Food City Hwy 141 Fort Oglethorpe Denia Reese

Catoosa County Chamber of Commerce board chair Denia Reese presented a Chamber key to Myron McCormick Jr., manager of the new Fort Oglethorpe Food City at 150 Highway 41 (Ringgold address), at the store’s open house on Jan. 29. / Catoosa County Chamber of Commerce

Food City has just opened its second location in Fort Oglethorpe.

The new store at 150 U.S. Highway 41 (just across the Tennessee/Georgia line from East Ridge and with a Ringgold address) features a full line of groceries, an in-store and drive-through pharmacy and a large seafood and hand-rolled sushi department. All meat is cut in-house. Customers can order online and enjoy curbside pickup. There is a branch of Tennessee Valley Federal Credit Union in the store, and the location will soon have a gas station.

A short trip back in time: Jack Smith was fresh out of a seven-year stint in the Navy and based in California. A job offer fell through and he decided to head back to his mother’s house in southwest Virginia. One day, his mom asked him to pick up some groceries. It took Smith half an hour to buy a few items. He decided he could create a better shopping experience. So he bought a Piggly Wiggly franchise. The year was 1955. Today, Smith’s son runs the chain that grew into Food City and now owns 132 stores.

“Growing up, during elementary and junior high school,” says CEO and President Steven Smith, “we lived next to the store. I never intended to get involved in the business, but I gave it a chance and stayed with it.”

Smith says he views a grocery store as something that should be community-focused and should contribute to the success of a town, helping make it a place people want to live and move to. Food City is a partially employee-owned chain, which, says Smith, is one of many things that differentiates it from big box stores.

The new, nearly 50,000-square-foot facility will employ 140-150 people, 40% of whom will be full-time. Smith says the store also works with services for those with physical and mental challenges to provide some jobs for their clients.

Buying and selling locally grown produce and eggs is another of Food City’s practices. Smith says it may take a while to establish the practice in this area, but it will be a goal of the local stores. “There are regulations to follow and inspections. For practical purposes, we usually have to work with larger growers, but we’re happy to hear from all local farmers and let them know what the guidelines are.”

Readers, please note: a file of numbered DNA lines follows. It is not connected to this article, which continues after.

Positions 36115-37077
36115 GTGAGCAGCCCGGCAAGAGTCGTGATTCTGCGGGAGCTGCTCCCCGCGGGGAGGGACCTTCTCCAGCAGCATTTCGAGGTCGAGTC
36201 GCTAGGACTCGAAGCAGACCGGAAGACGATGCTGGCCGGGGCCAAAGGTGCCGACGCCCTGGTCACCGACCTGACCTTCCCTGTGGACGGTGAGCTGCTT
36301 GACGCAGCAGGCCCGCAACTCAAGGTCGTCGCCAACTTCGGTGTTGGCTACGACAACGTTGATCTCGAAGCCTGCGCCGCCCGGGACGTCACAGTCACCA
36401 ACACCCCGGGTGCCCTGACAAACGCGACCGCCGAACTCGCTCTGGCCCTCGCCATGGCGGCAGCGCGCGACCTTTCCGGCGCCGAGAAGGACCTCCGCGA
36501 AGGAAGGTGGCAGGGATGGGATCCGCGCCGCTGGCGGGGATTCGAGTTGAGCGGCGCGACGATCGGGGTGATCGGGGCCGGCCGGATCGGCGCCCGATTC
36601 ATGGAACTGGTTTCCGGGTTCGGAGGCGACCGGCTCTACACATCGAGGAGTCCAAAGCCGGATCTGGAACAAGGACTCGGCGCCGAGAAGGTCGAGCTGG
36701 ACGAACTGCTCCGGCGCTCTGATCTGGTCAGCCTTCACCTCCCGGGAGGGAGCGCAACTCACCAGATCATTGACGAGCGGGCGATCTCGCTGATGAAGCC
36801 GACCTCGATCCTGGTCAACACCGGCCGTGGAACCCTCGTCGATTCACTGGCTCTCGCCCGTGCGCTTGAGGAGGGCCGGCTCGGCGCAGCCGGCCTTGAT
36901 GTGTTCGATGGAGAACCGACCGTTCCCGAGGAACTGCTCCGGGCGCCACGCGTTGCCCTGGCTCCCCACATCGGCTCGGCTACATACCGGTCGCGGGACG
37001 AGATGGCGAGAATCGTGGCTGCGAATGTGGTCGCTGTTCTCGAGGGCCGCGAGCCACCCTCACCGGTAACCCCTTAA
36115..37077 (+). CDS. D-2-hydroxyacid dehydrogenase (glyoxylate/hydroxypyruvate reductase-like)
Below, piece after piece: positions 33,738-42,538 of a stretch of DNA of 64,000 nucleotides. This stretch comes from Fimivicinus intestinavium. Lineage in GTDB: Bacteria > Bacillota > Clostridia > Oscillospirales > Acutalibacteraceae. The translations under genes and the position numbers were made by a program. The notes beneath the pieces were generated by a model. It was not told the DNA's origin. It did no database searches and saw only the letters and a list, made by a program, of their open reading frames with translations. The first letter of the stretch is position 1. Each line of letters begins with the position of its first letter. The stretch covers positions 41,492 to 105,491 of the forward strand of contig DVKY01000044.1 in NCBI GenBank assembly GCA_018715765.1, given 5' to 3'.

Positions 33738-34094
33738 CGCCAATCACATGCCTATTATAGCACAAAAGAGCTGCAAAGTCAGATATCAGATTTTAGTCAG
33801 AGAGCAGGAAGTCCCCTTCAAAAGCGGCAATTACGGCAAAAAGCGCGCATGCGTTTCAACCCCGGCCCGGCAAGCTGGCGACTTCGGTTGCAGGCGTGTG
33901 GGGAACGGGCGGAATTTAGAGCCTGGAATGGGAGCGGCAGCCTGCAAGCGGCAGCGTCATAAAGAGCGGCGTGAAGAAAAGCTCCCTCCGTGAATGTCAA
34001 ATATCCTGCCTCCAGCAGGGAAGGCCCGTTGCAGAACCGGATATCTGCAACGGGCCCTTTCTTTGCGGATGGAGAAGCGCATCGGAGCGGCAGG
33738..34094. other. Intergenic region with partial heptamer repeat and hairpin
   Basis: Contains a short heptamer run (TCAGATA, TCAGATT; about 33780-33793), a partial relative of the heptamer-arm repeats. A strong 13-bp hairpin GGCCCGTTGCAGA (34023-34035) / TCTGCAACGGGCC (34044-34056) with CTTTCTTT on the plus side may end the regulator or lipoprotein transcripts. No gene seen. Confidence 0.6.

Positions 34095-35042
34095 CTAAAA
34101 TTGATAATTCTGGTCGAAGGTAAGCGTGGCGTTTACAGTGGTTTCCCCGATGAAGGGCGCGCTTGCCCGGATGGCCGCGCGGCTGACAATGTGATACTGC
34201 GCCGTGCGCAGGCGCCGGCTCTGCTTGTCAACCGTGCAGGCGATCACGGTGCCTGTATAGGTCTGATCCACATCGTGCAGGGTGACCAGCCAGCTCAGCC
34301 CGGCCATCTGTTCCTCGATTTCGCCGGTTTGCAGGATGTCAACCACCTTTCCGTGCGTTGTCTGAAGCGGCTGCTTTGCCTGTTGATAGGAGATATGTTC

The practice of buying locally, says Smith, dates back to the days in Virginia when tobacco farmers lost federal subsidies and were struggling trying to transition to growing new crops. Smith’s company stepped in to help with the transition and also bought the crops and sold them in their stores.

Another of Food City’s commitments is to helping local schools with “Food City School Bucks.” Customers can get “loyalty cards” and register them on Food City’s website, pick a school of their choice, and Food City will donate computer equipment and other items to the school based on purchases of all those who have chosen the school.

Food City also has programs that collect gifts for children in the Appalachia area and food for shelter animals. They collect for the Juvenile Diabetes Association and Race Against Hunger. They partner with NASCAR racer Richard Petty to benefit Paralyzed Veterans of America’s Mission ABLE, and they are involved in many sports as sponsors and partners to benefit various causes, including cancer research.

The newest Food City held an open house and Catoosa County Chamber of Commerce ribbon-cutting Jan. 29 and opened its doors to the public for business the next morning.

“Our manager at the store is Myron McCormick,” says Smith. “I think people will be pleased with the job he’ll do. We’re excited about expanding into the North Georgia area.”